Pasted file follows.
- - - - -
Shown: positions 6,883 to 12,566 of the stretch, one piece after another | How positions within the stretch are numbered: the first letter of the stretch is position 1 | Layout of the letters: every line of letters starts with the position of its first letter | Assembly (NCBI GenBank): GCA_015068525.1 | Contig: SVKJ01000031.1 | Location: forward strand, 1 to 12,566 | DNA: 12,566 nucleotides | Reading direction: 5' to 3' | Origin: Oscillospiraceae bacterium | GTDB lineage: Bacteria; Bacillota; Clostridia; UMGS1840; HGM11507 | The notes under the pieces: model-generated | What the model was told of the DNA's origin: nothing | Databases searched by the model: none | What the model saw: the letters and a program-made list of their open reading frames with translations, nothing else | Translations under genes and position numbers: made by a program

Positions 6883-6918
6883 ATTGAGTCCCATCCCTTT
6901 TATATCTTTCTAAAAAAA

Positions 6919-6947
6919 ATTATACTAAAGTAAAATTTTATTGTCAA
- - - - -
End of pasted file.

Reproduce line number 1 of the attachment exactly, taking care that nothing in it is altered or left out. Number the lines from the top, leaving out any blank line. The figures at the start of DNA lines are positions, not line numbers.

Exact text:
Shown: positions 6,883 to 12,566 of the stretch, one piece after another | How positions within the stretch are numbered: the first letter of the stretch is position 1 | Layout of the letters: every line of letters starts with the position of its first letter | Assembly (NCBI GenBank): GCA_015068525.1 | Contig: SVKJ01000031.1 | Location: forward strand, 1 to 12,566 | DNA: 12,566 nucleotides | Reading direction: 5' to 3' | Origin: Oscillospiraceae bacterium | GTDB lineage: Bacteria; Bacillota; Clostridia; UMGS1840; HGM11507 | The notes under the pieces: model-generated | What the model was told of the DNA's origin: nothing | Databases searched by the model: none | What the model saw: the letters and a program-made list of their open reading frames with translations, nothing else | Translations under genes and position numbers: made by a program